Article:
Relief on electricity, rejected by the IMF, the initiative will have an impact of more than 15 billion instead of 6 and a half billion, the World Financial Organization

The International Monetary Fund (IMF) has rejected the Pakistani government’s relief plan for electricity tariffs, stating that it would have a more significant impact than anticipated. The IMF’s decision comes amid negotiations between the government and the IMF regarding the country’s economic reforms and financial assistance program.

According to reports from sources, the IMF has raised concerns about the proposed relief plan, arguing that it would cost the government more than 15 billion Pakistani rupees instead of the initially estimated 6 billion rupees. The IMF has insisted on fully meeting the 15 billion rupees fiscal target.

The new plan is expected to be discussed again between IMF officials and the Ministry of Finance. It appears that both parties will engage in further dialogue to reach a consensus on the matter.

It’s worth noting that the relief plan for electricity bills involved seeking exemptions from budget cuts, and the IMF had previously requested a review of this initiative. Additionally, there has been a request to the IMF to extend the adjustment period for tariff increases and fuel price adjustments by three to six months.

Following the government’s claim that it had achieved the electricity bill collection targets for August, concerns had arisen regarding the possibility of increased tariffs and subsidies.

Government sources have confirmed that Pakistan has requested a three to six-month extension from the IMF for implementing the quarterly tariff adjustments (QTA) and fuel price adjustments (FPA) schemes. This extension could incur additional costs, requiring mutual agreement between both parties.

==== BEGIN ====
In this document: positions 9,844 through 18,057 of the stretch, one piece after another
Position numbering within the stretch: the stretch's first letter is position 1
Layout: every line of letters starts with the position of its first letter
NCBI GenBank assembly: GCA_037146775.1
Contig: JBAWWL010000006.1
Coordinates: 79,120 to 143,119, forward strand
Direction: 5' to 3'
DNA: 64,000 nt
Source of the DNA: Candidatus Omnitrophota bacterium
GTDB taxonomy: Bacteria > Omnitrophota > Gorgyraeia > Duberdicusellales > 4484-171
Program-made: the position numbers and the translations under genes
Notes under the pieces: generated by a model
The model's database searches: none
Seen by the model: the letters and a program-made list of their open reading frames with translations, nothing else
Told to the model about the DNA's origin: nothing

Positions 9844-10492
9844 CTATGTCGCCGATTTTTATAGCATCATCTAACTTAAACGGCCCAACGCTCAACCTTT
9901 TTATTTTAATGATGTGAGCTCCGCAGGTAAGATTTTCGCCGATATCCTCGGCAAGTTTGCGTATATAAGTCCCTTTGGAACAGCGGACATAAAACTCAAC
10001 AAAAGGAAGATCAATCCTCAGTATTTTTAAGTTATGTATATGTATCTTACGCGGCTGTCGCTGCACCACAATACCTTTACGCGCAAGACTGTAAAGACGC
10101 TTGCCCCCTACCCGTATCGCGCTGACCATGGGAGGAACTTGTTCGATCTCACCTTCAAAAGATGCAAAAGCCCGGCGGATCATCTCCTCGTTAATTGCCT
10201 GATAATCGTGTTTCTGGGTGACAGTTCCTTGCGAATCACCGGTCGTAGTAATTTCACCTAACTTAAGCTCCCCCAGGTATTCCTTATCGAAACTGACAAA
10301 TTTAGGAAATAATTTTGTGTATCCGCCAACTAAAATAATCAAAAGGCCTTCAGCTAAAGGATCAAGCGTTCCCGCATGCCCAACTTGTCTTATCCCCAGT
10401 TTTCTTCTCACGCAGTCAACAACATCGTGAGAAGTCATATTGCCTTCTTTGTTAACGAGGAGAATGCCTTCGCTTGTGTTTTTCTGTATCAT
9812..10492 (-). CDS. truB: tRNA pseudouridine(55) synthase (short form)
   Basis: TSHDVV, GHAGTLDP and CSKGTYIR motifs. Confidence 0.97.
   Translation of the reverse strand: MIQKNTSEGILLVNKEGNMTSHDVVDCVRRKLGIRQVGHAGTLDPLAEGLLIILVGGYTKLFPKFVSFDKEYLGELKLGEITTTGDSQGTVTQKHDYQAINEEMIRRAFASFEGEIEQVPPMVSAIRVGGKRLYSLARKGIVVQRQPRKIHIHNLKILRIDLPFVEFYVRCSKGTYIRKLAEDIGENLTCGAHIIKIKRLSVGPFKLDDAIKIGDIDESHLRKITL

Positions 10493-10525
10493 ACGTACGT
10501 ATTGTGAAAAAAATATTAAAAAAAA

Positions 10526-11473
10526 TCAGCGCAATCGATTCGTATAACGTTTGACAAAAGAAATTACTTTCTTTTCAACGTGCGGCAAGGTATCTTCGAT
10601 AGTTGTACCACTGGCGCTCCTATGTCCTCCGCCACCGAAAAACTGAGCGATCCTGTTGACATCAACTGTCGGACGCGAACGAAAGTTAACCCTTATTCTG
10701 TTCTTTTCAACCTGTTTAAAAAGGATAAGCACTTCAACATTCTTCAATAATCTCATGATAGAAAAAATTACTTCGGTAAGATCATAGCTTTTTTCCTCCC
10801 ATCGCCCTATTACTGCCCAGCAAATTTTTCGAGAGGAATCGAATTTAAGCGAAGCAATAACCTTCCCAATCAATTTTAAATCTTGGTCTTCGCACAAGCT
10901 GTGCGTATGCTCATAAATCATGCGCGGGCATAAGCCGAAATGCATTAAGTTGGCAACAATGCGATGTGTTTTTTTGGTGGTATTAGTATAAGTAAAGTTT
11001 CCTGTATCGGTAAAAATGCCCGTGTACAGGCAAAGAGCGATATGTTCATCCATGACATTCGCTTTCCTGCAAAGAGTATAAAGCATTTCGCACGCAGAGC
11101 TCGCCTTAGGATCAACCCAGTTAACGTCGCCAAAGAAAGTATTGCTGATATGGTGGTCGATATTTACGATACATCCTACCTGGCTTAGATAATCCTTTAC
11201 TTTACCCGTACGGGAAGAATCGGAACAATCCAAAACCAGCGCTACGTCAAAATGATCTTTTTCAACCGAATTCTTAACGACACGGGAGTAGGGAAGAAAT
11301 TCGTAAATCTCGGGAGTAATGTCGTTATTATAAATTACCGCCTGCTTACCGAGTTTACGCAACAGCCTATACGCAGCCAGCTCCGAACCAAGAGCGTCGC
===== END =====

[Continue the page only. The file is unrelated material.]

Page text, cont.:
The QTA for August raised electricity tariffs by 5 Pakistani rupees per unit, while the FPA increased fuel prices by 2.72 Pakistani rupees per unit. Given the regulatory approval, there is a possibility of further increases in electricity prices by approximately 7.50 rupees per unit in September’s bill, effectively including these adjustments in the tariffs.

However, government officials have stated that the collection of electricity bills for August exceeded their expectations, indicating that the targets were met. As a result, there is optimism that the IMF’s request for additional tariff increases and subsidies may not be necessary.

The government is confident that the improved collection of electricity bills for August 2023, along with the government’s commitment to better financial management, will help alleviate concerns and bring about a resolution to the issue. The onset of the winter season after October may also provide relief from the problem of increased tariffs.

As negotiations continue between Pakistan and the IMF, the outcome of discussions regarding electricity tariffs and subsidies will have implications for the country’s economic reform agenda and financial stability. Both parties will seek to balance economic reforms with measures to mitigate the impact on consumers and address fiscal challenges.